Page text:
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But the map for success is not clear. Each firm is likely to adopt a slightly different route. Lifting the bonnet on these priorities uncovers a whole new set of building blocks that require attention in the post-RDR landscape. Here, there is a divergence of opinion on what is and is not working depending on the size of the business (Figure 4). If size is measured purely by number of employees, the results suggest senior executives at the bigger operators believe their scale is not working to their advantage. They are conscious they can reach more clients but they may not be able to capitalise on the opportunity. They expect more but their sense is their model may either be failing them or at the very least not achieving potential. For instance, on the topic of information technology (IT) this is most pronounced relative to the boutique players. However, reporting and portfolio modelling are also seen as sources of acute frustration, relative to the professionals at smaller firms. Respondents note that both areas are critical to future growth objectives.
Fewer than 50 employees 50% 39% % of respondents agreeing 40% 39% 30% 26% 20% 10% 0% Breadth of products and services IT support and development Investment and market information Client relationship management information Transaction processing Portfolio modelling Custody and administration Compliance Accounting Reporting 31% 34% 27% 46% 41% 38% 39% 37% 27% 29% 25% 24% 27% 38% 31% 34% 28% 50 or more employees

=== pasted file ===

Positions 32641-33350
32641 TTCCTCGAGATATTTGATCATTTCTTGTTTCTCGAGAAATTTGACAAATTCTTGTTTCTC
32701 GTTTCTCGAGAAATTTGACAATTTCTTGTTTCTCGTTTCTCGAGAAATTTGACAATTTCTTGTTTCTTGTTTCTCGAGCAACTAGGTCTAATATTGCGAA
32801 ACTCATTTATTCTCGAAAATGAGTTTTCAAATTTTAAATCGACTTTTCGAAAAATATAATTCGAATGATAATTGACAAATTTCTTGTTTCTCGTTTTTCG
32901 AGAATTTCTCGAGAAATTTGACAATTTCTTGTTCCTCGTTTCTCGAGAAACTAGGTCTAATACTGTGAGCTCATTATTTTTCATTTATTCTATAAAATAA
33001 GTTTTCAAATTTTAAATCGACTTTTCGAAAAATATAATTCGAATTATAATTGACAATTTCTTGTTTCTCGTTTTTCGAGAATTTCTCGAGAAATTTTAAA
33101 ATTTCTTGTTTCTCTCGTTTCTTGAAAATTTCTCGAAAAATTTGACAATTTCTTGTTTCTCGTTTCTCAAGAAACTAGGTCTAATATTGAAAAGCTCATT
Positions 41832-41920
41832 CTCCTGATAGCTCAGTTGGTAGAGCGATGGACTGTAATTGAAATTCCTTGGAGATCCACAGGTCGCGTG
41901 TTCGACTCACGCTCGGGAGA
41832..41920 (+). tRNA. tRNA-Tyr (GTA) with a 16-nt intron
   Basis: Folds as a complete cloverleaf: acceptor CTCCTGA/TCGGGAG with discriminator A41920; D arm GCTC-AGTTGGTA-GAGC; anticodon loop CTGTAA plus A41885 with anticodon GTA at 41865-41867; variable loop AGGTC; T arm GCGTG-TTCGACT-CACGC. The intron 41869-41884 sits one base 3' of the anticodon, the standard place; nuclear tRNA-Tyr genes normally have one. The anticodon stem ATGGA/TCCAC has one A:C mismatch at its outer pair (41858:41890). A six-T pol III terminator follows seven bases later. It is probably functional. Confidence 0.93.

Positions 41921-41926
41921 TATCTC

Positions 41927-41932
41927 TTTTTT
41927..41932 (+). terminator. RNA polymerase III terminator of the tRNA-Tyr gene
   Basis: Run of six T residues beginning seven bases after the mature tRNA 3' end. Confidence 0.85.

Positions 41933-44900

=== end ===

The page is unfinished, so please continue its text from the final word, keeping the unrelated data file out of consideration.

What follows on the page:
Figure 4 The major obstacles for the UK wealth managers today based on size of business In this context, what is clear in the RDR environment is the playing field is being levelled somewhat. Crucially, that does not just bring the big firms on to the same level as the small firms. It works the other way around. This is a fundamental change in the industry rule book and the respondents here are aware they need to adjust the way they operate.

Amid this change in the landscape rules, the competitive focus is turning to how to win clients.

>T  he jury is out on whether one model

will excel over the other.

Intriguingly, the dawn of RDR has resulted in the weapons of versatility and scalability becoming increasingly interchangeable among all sizes of wealth management business. Distinguishing firms purely on size or capabilities is increasingly difficult. The reality based on the performance of the past several decades is that both win some of the time and none wins all of the time. Critically, the respondents were aware now that in this market it is the clients that decide.